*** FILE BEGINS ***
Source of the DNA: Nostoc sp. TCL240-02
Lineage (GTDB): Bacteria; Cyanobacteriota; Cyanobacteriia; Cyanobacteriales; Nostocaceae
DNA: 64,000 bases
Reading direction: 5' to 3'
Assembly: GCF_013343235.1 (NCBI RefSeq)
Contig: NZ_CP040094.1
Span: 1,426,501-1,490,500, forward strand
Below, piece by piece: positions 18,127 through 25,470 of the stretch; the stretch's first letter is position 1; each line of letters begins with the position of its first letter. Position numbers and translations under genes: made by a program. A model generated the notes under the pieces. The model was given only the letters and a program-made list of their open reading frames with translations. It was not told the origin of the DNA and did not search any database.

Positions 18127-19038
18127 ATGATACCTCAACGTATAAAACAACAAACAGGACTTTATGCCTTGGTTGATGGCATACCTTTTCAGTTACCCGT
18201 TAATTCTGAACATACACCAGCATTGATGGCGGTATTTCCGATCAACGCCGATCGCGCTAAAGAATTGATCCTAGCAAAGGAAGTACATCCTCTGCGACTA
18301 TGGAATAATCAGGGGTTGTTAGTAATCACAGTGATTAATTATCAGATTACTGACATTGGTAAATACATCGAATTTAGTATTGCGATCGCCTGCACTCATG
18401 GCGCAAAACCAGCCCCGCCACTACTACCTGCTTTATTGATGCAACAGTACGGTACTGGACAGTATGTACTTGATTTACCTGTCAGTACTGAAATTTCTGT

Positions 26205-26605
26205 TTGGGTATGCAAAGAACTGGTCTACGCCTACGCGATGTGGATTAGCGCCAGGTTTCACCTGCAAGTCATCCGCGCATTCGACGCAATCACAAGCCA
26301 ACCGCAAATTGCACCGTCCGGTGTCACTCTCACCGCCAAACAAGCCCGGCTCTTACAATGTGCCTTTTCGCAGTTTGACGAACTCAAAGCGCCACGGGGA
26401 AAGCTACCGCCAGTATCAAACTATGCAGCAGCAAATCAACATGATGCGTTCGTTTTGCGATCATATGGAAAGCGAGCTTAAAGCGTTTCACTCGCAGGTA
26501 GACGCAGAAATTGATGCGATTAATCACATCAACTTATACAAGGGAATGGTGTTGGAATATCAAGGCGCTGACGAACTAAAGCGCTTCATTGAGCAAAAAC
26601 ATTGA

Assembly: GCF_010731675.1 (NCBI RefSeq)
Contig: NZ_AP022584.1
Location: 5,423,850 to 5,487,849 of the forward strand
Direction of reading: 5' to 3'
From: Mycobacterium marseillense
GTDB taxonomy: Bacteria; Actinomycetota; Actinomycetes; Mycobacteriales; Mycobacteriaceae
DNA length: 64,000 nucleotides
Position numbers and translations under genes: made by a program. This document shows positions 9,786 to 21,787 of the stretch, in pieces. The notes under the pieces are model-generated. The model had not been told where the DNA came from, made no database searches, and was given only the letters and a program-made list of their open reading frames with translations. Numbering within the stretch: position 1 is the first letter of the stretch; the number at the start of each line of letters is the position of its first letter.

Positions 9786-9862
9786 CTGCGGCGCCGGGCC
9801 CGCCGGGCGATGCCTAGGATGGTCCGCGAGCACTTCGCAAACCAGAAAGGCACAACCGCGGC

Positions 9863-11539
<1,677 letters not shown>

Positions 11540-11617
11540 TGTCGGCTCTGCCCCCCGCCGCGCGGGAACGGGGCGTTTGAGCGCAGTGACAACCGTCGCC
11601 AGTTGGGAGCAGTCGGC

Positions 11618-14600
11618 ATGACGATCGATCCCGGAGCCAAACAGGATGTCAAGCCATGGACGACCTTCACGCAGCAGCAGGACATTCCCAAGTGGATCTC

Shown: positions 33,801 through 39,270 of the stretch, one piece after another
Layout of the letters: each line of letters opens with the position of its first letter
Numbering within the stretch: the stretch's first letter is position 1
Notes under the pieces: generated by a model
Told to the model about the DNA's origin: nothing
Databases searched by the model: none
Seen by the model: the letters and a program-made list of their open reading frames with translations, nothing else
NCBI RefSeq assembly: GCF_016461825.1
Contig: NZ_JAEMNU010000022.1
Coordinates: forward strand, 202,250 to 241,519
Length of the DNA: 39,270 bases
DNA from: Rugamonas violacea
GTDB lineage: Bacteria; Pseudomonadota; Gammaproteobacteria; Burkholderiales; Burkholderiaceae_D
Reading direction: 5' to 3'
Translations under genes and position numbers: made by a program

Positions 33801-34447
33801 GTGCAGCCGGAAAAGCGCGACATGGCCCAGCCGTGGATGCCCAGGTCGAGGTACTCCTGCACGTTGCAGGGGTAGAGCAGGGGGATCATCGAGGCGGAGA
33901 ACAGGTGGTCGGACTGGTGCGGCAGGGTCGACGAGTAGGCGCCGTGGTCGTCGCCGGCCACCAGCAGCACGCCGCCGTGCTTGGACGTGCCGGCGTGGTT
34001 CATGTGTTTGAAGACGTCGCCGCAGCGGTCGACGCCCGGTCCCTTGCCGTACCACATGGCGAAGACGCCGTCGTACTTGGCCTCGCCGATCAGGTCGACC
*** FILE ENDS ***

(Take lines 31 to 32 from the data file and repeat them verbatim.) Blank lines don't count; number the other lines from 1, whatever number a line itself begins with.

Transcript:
Positions 9863-11539
<1,677 letters not shown>